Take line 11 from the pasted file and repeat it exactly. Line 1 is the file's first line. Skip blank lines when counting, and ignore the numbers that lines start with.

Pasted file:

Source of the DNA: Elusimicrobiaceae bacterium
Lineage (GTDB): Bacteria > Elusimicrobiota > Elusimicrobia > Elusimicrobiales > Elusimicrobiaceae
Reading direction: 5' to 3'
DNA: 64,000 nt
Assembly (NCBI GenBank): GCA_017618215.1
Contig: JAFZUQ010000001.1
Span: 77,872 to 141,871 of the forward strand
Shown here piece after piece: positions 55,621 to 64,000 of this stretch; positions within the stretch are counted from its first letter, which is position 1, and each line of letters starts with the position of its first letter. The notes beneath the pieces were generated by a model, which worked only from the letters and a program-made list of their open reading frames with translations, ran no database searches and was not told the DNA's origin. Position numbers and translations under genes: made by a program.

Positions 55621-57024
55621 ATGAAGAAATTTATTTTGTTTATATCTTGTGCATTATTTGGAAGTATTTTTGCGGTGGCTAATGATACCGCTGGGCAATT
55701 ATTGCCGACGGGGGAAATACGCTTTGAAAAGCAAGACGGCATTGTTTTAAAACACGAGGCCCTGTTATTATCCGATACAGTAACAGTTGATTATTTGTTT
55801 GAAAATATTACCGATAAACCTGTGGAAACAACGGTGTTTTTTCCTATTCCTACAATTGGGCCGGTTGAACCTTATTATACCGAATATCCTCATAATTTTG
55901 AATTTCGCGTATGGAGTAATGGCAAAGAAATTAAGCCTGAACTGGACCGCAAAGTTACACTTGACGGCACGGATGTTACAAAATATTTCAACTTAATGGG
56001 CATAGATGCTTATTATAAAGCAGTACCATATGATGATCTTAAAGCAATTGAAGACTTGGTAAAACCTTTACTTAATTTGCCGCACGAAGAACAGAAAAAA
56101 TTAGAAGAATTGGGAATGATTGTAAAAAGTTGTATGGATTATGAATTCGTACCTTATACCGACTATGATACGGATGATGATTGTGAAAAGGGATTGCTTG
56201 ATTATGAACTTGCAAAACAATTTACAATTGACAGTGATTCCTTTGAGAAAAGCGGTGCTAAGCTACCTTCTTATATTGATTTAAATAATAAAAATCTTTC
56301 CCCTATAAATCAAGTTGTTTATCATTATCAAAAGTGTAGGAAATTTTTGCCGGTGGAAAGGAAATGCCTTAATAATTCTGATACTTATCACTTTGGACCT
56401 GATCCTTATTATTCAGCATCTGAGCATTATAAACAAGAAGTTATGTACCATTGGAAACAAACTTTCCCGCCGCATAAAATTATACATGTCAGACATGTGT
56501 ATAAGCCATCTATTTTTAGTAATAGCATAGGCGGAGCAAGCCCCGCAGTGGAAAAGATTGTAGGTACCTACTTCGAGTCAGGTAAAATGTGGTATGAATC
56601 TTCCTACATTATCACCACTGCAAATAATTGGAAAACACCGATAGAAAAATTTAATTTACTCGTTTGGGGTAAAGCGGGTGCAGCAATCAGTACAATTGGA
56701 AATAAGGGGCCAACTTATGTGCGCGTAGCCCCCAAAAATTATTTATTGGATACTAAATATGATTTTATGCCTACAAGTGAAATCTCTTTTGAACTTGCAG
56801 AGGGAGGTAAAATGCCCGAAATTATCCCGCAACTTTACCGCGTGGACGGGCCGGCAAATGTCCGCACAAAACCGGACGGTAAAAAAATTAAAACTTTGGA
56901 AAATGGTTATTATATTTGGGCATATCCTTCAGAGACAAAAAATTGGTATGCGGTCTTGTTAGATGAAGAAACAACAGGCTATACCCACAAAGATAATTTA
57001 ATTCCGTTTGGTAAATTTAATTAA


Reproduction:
55701 ATTGCCGACGGGGGAAATACGCTTTGAAAAGCAAGACGGCATTGTTTTAAAACACGAGGCCCTGTTATTATCCGATACAGTAACAGTTGATTATTTGTTT